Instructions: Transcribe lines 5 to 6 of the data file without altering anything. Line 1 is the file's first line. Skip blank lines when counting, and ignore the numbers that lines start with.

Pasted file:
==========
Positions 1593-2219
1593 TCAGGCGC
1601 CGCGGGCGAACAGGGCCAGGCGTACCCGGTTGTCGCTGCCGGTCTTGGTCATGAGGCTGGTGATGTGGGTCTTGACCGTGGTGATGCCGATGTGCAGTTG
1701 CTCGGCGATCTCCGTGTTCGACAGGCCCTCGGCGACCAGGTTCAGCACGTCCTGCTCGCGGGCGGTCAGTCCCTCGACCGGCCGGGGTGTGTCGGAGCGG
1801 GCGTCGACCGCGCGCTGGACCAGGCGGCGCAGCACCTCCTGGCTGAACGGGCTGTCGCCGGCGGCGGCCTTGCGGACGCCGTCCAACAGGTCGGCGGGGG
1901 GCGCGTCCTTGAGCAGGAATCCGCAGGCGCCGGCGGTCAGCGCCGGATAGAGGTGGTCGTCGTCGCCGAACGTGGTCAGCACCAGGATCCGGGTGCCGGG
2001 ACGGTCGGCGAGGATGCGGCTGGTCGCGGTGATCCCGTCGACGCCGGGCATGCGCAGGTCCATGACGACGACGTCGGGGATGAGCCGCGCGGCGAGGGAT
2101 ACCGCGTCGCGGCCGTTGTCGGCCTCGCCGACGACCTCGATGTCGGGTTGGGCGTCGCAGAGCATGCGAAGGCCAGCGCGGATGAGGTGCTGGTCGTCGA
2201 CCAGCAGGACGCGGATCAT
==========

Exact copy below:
1801 GCGTCGACCGCGCGCTGGACCAGGCGGCGCAGCACCTCCTGGCTGAACGGGCTGTCGCCGGCGGCGGCCTTGCGGACGCCGTCCAACAGGTCGGCGGGGG
1901 GCGCGTCCTTGAGCAGGAATCCGCAGGCGCCGGCGGTCAGCGCCGGATAGAGGTGGTCGTCGTCGCCGAACGTGGTCAGCACCAGGATCCGGGTGCCGGG